BLACKMON v. The STATE.
Dewey Blackmon pled guilty to one count of robbery in April 2008. Later that month, he moved to withdraw his plea, alleging that he did not enter it knowingly and voluntarily. The trial court denied Blackmon's motion, and this appeal followed. We affirm.
1. When a defendant challenges the validity of his guilty plea, the state must demonstrate that he intelligently and voluntarily entered the plea.1 It “may do so by either (1) showing on the record of the plea hearing that the defendant understood the rights he was waiving and the consequences of his plea, or (2) filling a silent record with extrinsic evidence that affirmatively shows the plea was knowing, intelligent, and voluntary.” 2 Acting as the factfinder, the trial court exercises its discretion in resolving a motion to withdraw a guilty plea, and we will not disturb its ruling absent a manifest abuse of that discretion.3
The record shows that before entering his plea, Blackmon signed a written Plea Proceeding Record, which listed the various rights he was waiving by pleading guilty. He indicated on the form that he understood the nature of the robbery charge, was entering the plea knowingly and voluntarily, had not been influenced by any promise or threat, and had been informed of the possible punishment range.
Blackmon then made similar representations at the plea hearing. The prosecutor informed him of the charge, the penalty range, and the rights he was waiving. Blackmon acknowledged this information, indicated that he understood his rights, and stated that he wished to plead guilty. He also testified that he was satisfied with his attorney, was not under the influence of drugs or alcohol, and had not been induced to plead guilty.
At that point, the prosecutor presented the facts underlying the robbery charge. According to the prosecutor, Blackmon stole several cartons of cigarettes from a grocery store clerk after handing her a note in which he threatened to kill her. Blackmon admitted to the trial court that he stole the cigarettes, and he again acknowledged that he was waiving various rights by pleading guilty. The trial court accepted Blackmon's plea after concluding that it had a factual basis and was entered knowingly and voluntarily.
A few weeks later, Blackmon moved to withdraw the plea. The trial court held a hearing, and Blackmon asserted that he did not have sufficient time to review the state's discovery and met with counsel only once before pleading guilty. He also claimed innocence, testifying that he “actually purchased the cigarettes.”
The trial court denied Blackmon's motion to withdraw, again concluding that he knowingly and voluntarily entered the plea. We find no error. Although Blackmon claimed at the withdrawal hearing that he lacked sufficient time to make his plea decision, he raised no such concern at the plea hearing, and he received the state's discovery material several days before the plea. Blackmon's other allegations-including his claimed innocence and complaints about counsel-similarly contradicted his plea hearing testimony.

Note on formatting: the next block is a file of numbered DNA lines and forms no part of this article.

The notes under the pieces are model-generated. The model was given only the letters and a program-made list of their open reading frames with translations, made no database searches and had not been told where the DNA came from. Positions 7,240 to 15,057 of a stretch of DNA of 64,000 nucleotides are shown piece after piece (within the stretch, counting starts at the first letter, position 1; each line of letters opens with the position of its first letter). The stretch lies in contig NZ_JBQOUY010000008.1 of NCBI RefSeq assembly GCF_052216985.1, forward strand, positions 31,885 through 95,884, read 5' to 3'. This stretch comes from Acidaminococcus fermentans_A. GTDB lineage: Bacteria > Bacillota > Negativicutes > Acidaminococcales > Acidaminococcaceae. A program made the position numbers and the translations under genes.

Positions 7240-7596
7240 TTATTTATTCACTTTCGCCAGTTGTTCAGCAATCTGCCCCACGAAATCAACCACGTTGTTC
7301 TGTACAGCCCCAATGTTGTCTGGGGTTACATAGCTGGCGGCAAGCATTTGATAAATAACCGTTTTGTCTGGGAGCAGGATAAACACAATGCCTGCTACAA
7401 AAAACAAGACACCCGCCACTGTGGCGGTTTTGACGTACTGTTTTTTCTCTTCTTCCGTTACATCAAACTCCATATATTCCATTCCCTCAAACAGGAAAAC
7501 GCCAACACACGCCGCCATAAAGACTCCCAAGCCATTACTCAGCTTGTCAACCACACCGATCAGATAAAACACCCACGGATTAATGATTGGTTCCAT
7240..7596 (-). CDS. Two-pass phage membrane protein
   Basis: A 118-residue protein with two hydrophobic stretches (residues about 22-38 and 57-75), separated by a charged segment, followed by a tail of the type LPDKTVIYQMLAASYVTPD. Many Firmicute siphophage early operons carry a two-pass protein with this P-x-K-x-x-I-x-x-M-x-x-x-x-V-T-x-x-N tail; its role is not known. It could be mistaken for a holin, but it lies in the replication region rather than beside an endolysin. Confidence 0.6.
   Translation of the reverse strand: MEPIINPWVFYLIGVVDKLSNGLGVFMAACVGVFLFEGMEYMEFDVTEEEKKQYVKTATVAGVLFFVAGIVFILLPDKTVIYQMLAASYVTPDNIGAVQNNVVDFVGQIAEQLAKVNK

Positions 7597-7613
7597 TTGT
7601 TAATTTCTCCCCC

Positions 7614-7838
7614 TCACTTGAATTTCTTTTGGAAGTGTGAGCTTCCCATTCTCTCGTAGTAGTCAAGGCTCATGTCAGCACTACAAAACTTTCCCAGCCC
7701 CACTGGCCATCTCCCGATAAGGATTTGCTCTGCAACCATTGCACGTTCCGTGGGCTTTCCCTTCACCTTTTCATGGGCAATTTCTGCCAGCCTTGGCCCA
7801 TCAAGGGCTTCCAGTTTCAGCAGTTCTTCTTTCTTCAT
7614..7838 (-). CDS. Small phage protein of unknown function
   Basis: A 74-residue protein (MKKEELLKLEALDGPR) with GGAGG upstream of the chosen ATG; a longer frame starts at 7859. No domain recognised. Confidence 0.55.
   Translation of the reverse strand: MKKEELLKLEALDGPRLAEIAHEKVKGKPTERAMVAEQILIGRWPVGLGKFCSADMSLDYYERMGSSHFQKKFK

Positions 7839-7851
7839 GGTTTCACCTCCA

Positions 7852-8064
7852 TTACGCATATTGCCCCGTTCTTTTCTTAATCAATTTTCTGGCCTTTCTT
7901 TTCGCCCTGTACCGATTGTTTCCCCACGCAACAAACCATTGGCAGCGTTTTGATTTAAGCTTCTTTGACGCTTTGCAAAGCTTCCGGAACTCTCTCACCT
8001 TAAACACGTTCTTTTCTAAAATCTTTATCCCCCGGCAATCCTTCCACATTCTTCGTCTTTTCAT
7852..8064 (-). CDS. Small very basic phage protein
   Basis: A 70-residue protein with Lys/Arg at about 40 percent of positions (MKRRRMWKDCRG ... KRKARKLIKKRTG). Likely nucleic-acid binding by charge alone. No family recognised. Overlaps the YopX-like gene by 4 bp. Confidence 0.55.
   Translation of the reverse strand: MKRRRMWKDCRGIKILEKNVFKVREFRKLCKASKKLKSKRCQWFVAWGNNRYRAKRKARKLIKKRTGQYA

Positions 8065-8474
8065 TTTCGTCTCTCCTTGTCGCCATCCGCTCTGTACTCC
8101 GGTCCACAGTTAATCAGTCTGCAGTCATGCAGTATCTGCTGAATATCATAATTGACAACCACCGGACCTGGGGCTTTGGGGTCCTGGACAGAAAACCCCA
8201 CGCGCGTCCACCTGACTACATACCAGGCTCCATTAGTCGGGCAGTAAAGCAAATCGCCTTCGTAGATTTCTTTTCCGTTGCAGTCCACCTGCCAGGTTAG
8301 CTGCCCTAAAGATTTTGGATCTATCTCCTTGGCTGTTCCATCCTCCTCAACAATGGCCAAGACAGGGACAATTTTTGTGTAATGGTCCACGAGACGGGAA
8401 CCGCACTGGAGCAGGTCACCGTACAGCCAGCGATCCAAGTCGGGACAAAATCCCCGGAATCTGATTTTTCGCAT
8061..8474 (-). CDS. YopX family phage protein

Any discrepancies between Blackmon's testimony at the withdrawal hearing and the plea hearing presented credibility issues for the trial court to resolve.4 And given the record of the plea proceeding, it did not abuse its discretion in finding that Blackmon understood his rights and knew the consequences of his plea. Accordingly, the trial court properly denied the motion to withdraw.5
2. Citing plea counsel's alleged failure to prepare him, Blackmon also argues that he received ineffective assistance of counsel during the plea proceeding. Blackmon, however, did not raise an ineffective assistance claim below. He filed no written motion asserting that counsel was constitutionally inadequate. Although he complained at the withdrawal hearing that he met with plea counsel only once, he did not claim ineffective assistance or offer any argument in that regard. As a result, the trial court never addressed the sufficiency of counsel's representation.
“A claim of ineffective assistance of counsel must be raised in the trial court at the earliest practicable moment, and the failure to raise the issue constitutes a waiver.” 6 We recognize that Blackmon's plea counsel filed the original motion to withdraw. But Blackmon eventually obtained new counsel, who filed a motion below and represented him at the withdrawal hearing. Blackmon could have asserted an ineffective assistance claim in the trial court, but he did not do so, and he never requested a ruling on any ineffective assistance allegation. Accordingly, he cannot now raise this claim on appeal.7
1. Ransom v. State, 293 Ga.App. 651, 652, 667 S.E.2d 686 (2008).
2. (Citation and punctuation omitted.) Id.
4. Voils v. State, 266 Ga.App. 738, 742(2), 598 S.E.2d 33 (2004).
5. See Ransom, supra at 653, 667 S.E.2d 686; Voils, supra at 741-742(2), 598 S.E.2d 33.
6. Sheffield v. State, 270 Ga.App. 576, 578(2), 607 S.E.2d 205 (2004).
7. Id.; see also Rowe v. State, 246 Ga.App. 855, 856, 542 S.E.2d 578 (2000).
JOHNSON, Presiding Judge.
ELLINGTON and MIKELL, JJ., concur.